In final year of deal, Lee eyes optionsThis is the final year of Jeonbuk Motors striker Lee Dong-gook’s contract. But no news has come from Lee, 33, the so-called Lion King, or from the Motors. Lee has been one of best Korean strikers in the K-League Classic for years under the leadership of Choi Kang-hee, who recently returned to the team after his rough experience as the Korean national team manager. Sources in the league say Lee has three options: extend his contract with Jeonbuk, play for the Pohang Steelers, or move to a team in the Mideast.
Lee moved from Seongnam Chunma to Jeonbuk in 2009 with a two-year contract and extended it twice. When a contract expires, a team generally offers a new one a year ahead of its expiration. But Lee likely won’t negotiate with the team until after the season. Staying with the current team is usually the best option for a veteran player like Lee, but if that’s not possible, he should consider other alternatives, including playing overseas, if he wants to continue his career.
The Pohang Steelers are a special team for Lee. He was born in Pohang and graduated from elementary, middle and high schools there. He debuted with the Steelers in 1998 and played there until 2006. Lee also played for Gwangju Sangmu, a team operated by the military, for his two-year military service from 2003 to 2005. The Steelers are managed by Hwang Sun-hong, a former Korean national team striker and Lee’s mentor.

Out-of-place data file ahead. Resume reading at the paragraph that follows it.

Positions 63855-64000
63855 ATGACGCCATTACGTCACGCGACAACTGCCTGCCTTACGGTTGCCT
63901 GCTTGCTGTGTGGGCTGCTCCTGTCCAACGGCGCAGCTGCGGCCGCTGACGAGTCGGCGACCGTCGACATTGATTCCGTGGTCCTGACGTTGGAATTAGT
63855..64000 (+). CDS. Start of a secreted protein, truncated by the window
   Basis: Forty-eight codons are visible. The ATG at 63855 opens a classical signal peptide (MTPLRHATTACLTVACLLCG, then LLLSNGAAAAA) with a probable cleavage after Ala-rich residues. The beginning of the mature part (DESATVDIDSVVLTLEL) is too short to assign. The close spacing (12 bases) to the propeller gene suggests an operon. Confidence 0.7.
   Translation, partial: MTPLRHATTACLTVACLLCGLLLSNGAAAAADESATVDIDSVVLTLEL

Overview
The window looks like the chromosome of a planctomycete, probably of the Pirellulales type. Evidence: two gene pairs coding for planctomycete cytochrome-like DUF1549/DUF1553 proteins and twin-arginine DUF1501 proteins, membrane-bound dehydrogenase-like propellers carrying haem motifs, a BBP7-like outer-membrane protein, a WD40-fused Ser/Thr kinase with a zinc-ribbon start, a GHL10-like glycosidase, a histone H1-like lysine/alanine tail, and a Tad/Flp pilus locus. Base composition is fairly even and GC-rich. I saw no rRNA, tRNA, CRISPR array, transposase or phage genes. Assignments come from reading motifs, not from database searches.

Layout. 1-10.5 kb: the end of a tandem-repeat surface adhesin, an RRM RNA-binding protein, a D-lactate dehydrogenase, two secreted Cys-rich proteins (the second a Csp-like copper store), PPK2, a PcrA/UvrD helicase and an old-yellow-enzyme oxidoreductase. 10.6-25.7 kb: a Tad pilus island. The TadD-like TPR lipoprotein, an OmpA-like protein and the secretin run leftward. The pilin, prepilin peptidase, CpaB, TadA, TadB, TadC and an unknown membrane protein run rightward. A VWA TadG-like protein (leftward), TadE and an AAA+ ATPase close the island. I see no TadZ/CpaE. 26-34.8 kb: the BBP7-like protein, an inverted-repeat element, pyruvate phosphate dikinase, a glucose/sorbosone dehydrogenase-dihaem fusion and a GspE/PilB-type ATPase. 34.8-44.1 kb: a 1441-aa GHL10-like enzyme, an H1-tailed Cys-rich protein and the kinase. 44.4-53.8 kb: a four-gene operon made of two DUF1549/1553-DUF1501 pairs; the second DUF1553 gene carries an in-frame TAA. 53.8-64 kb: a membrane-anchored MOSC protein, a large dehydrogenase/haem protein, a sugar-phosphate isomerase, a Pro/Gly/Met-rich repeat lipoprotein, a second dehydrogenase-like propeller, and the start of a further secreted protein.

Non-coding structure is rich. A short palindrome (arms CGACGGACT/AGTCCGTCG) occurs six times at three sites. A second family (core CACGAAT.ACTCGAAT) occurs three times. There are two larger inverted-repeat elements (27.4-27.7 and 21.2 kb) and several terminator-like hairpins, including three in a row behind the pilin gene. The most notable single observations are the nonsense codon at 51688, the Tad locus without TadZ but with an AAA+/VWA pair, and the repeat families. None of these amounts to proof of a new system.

“It would be a huge plus if we can sign Lee,” Hwang told the JoongAng Ilbo. “But the problem is his price. He currently receives about 1.5 billion won [$1.39 million] in salary, which we can’t afford.”
Club officials told the JoongAng Ilbo that they aren’t considering landing the league’s best striker.
Sources in Jeonbuk said Lee wants to stay on the team. He adapted to Choi’s strategy and was able to win the K-League championship for the first time in his career in the 2009 season with Jeonbuk. He became the league’s top scorer that season and Choi gave him a chance to play for the national team. Also, Jeonbuk fans love him.
Lee recently bought a house in Jeonbuk, indicating that he wants to stay. But Jeonbuk hasn’t made any moves regarding his contract. Lee injured his right knee in August and expected to be back on the field in October. But Kevin Oris has been successfully covering Lee’s spot.
It’s unlikely that Lee will move to a foreign league. Teams in Japan and China usually sign players who are in their early- and mid-20s. Teams in the Mideast have signed some veteran players, but there are concerns that Lee hasn’t recovered from his knee injury.
BY OH MYUNG-CHUL [firstname.lastname@example.org]
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